Brad Bushman, professor of psychology and communication studies at the University of Michigan, and faculty associate at the Institute for Social Research, is the newest associate editor for Psychological Science. He has been an associate editor and consulting editor on a number of journals including Psychological Bulletin, Psychological Methods, Journal of Personality and Social Psychology, and Personality and Social Psychology Bulletin. Bushman joins two other associate editors: Peter C. Gordon, University of North Carolina; and Reid Hastie, University of Chicago.
Bushman’s collegiate studies didn’t begin with psychology. He was initially an engineering student at Weber State College, but got sidetracked by an honors course on human aggression. Bushman was also affected by a violent crime that occurred in his junior high school teacher’s store, in his hometown of Ogden, Utah. Among the unique details of the case were that in the course of a robbery, two gunmen forced their victims to drink Drano and covered their mouths with duct tape to prevent them from spitting it out. Reading court transcripts, Bushman learned that shortly before their crime, the two men had watched the film Magnum Force three times in one day. (Magnum Force is a Clint Eastwood movie in which a man kills a prostitute by forcing her to drink Drano.) Bushman also learned that the two men hadn’t simply found Drano and duct tape in the store; they had taken it with them as a premeditated lethal weapon. “You can’t conclude that watching Magnum Force caused these two armed men to kill their victims,” Bushman said, “but this piqued my curiosity.”
Bushman switched fields, earning degrees in psychology, education, statistics, and social psychology so that he would be well prepared both to teach and to investigate the causes and consequences of aggression. (He says his mother wasn’t surprised. When he was three, he pointed to a picture book showing two dinosaurs fighting, and bawled, “Why are they hurting each other?”)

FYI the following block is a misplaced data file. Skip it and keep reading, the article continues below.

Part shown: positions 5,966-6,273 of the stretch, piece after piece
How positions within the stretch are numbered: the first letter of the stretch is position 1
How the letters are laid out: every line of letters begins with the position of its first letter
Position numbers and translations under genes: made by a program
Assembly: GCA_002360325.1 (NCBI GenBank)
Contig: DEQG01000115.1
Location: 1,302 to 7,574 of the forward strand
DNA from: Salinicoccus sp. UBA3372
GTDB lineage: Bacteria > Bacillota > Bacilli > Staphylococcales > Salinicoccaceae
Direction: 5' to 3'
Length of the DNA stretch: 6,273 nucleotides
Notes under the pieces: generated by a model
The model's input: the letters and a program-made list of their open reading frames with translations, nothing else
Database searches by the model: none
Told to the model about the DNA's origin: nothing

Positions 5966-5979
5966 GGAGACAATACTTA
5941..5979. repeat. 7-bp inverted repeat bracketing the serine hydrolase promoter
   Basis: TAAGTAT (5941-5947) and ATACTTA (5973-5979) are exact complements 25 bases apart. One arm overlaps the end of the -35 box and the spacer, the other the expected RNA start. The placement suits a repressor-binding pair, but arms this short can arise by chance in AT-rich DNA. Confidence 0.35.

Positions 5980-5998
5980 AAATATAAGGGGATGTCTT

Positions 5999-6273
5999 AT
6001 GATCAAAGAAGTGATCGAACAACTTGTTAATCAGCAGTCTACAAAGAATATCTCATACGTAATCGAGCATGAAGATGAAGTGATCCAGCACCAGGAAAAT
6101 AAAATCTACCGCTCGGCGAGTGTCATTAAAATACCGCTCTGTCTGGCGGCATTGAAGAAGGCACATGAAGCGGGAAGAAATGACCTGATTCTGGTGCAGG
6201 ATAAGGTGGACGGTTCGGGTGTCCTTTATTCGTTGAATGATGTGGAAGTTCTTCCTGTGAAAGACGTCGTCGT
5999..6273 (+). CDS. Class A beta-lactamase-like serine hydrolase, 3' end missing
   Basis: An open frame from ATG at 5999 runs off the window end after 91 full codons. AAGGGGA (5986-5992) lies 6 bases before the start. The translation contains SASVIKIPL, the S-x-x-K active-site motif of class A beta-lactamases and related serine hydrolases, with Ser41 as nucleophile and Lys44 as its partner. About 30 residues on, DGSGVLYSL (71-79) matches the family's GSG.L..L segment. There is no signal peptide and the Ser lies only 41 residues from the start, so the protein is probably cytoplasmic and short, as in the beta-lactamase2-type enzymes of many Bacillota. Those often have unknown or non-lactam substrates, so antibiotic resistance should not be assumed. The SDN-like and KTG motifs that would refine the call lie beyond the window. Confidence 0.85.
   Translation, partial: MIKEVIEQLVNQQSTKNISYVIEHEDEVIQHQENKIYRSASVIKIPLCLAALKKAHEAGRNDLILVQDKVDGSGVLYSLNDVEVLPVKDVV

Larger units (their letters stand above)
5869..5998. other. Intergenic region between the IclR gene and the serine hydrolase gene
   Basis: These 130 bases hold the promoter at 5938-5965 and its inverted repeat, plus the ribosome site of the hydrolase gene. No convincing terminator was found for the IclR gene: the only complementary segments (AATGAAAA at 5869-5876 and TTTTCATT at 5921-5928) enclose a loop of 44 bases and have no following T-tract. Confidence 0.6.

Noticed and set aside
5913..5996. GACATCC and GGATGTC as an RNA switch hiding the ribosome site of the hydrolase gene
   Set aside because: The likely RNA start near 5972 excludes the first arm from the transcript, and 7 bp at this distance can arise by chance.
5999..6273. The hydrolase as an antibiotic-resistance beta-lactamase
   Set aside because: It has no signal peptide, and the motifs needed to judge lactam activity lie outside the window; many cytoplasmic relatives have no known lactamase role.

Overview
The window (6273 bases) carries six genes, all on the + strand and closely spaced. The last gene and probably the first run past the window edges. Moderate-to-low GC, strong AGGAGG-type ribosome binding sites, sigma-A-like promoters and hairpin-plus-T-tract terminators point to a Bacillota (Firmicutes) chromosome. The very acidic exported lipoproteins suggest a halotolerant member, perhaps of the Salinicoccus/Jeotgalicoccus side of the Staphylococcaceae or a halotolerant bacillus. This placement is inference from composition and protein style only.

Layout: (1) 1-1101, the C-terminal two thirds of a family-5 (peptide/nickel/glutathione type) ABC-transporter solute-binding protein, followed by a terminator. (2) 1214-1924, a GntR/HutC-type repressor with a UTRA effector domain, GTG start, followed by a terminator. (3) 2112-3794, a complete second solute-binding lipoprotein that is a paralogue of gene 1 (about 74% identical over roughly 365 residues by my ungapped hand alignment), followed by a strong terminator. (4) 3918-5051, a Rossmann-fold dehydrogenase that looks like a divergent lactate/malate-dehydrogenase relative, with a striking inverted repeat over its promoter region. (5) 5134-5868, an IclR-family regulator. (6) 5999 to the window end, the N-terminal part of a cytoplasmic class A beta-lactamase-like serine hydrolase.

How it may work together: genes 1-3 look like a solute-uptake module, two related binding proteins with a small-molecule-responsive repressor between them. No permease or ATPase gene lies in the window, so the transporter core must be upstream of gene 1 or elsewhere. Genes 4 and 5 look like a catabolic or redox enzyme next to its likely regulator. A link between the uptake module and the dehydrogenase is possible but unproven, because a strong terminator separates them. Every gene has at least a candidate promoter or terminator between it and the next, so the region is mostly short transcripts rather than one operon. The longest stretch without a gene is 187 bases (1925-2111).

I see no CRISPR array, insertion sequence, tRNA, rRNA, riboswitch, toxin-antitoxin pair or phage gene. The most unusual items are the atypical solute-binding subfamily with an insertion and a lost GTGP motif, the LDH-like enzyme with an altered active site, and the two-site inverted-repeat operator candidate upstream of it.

A critic of violence as entertainment, Bushman has questioned many popular myths about the causes and consequences of aggression.
One myth, according to Bushman, is that low self-esteem is a risk factor for violence. The real culprit is narcissism, he said. Self-love that features an emotional investment in feeling superior leads people to retaliate aggressively when that sense of superiority is threatened. To tell all students they are special, to abandon D and F grades and instead to tell poor students that they are “making progress toward standard,” is to encourage an undeserved feeling of entitlement that is likely to backfire.
“Narcissists are fine until they get a blow to their egos,” he said. “If you praise them they act just like everybody else. Only when somebody criticizes, threatens, or excludes them — doesn’t give them the respect they feel they deserve — do they behave aggressively.”
Bushman has irritated more than a few therapists by insisting that research does not support another popular myth: that venting anger — yelling or hitting a pillow or punching bag, for example — is cathartic. His research shows that “venting anger is like using gasoline to put out a fire; it only makes things worse. It feeds aggressive thoughts, angry feelings, and arousal levels.”
His research has also dealt a blow to the myth that sex and violence are good marketing vehicles. To determine how violent content in television programs affects the memory for ads, Bushman inserted the same ads into programs comparable in content except that some were violent and some were not. Viewers of the violent programs were far less able to remember product brands than viewers of the nonviolent programs. The same was true for viewers of sexually explicit programs. (Bushman reports on these findings in “Violence and Sex in Television Programs Do Not Sell Products in Advertisements” in the September 2005 issue of Psychological Science.)
Bushman brings to his research a strong interest in metaanalysis, a quantitative approach to reviewing scientific literature. Scientists who are careful about conducting their original studies, he says, are often careless in summarizing the results of several studies on a topic.
More information on Psychological Science and other journals published by the American Psychological Society, including submission instructions, is available at www.psychologicalscience.org/journals.
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